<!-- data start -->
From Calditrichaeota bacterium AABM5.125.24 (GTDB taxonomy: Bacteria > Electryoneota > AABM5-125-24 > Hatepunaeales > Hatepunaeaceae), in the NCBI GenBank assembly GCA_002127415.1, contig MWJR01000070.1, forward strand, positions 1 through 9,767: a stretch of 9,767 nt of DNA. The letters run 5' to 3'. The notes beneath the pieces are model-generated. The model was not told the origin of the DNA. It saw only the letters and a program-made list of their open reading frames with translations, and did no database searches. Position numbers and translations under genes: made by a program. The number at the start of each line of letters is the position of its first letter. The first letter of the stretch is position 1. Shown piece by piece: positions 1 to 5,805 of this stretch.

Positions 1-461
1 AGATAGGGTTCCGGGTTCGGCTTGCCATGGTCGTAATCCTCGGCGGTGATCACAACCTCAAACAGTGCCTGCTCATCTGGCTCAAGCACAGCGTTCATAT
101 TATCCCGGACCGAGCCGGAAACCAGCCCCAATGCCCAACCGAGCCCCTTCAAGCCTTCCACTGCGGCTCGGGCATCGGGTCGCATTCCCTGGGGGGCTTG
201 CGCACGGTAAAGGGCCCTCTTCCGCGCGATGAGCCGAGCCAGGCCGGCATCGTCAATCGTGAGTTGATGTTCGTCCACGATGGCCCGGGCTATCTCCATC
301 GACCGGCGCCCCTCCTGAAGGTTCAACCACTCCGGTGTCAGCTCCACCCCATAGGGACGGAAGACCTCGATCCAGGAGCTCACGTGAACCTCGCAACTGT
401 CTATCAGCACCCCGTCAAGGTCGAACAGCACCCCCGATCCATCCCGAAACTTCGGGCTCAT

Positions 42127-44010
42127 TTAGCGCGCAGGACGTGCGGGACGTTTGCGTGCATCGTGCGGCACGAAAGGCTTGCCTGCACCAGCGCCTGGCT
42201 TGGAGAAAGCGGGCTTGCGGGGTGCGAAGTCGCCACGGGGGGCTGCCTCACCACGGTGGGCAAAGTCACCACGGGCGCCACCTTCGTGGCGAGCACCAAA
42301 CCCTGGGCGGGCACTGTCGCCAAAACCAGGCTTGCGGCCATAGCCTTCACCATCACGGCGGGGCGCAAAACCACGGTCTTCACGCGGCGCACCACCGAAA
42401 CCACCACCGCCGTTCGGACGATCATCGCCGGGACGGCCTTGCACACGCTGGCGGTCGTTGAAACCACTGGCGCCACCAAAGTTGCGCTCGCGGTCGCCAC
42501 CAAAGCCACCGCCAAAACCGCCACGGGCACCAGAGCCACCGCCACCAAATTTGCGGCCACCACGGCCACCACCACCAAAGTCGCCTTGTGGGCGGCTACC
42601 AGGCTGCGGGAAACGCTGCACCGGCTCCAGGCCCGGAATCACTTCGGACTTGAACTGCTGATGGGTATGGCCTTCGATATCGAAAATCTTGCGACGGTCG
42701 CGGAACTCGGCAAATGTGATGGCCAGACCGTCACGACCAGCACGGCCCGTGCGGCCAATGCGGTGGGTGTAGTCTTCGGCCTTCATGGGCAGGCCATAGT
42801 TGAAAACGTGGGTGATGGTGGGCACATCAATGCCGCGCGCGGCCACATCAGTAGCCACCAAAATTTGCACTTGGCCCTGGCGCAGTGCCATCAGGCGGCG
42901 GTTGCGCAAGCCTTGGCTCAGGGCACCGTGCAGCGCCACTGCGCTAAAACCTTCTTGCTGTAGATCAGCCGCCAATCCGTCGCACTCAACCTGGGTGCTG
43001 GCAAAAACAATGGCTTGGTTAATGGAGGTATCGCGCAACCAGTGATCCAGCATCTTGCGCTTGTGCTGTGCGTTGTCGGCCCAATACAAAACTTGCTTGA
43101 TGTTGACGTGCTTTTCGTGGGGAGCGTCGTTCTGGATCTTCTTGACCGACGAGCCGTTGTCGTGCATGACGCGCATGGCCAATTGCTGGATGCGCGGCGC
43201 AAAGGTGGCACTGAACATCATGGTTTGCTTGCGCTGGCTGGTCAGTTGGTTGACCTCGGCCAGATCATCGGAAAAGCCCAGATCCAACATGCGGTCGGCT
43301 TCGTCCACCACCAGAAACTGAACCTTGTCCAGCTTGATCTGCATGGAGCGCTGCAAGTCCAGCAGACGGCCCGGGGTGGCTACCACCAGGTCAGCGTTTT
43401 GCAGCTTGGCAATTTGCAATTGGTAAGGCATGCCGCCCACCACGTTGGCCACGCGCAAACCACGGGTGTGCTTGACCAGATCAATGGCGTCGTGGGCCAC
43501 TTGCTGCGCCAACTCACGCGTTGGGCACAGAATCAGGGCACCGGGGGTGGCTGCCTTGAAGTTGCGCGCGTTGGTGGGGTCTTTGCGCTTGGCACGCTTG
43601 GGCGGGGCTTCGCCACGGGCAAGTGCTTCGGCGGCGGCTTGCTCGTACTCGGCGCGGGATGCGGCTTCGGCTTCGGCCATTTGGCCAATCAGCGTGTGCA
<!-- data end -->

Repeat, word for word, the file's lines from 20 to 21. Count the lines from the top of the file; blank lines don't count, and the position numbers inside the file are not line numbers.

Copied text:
43201 AAAGGTGGCACTGAACATCATGGTTTGCTTGCGCTGGCTGGTCAGTTGGTTGACCTCGGCCAGATCATCGGAAAAGCCCAGATCCAACATGCGGTCGGCT
43301 TCGTCCACCACCAGAAACTGAACCTTGTCCAGCTTGATCTGCATGGAGCGCTGCAAGTCCAGCAGACGGCCCGGGGTGGCTACCACCAGGTCAGCGTTTT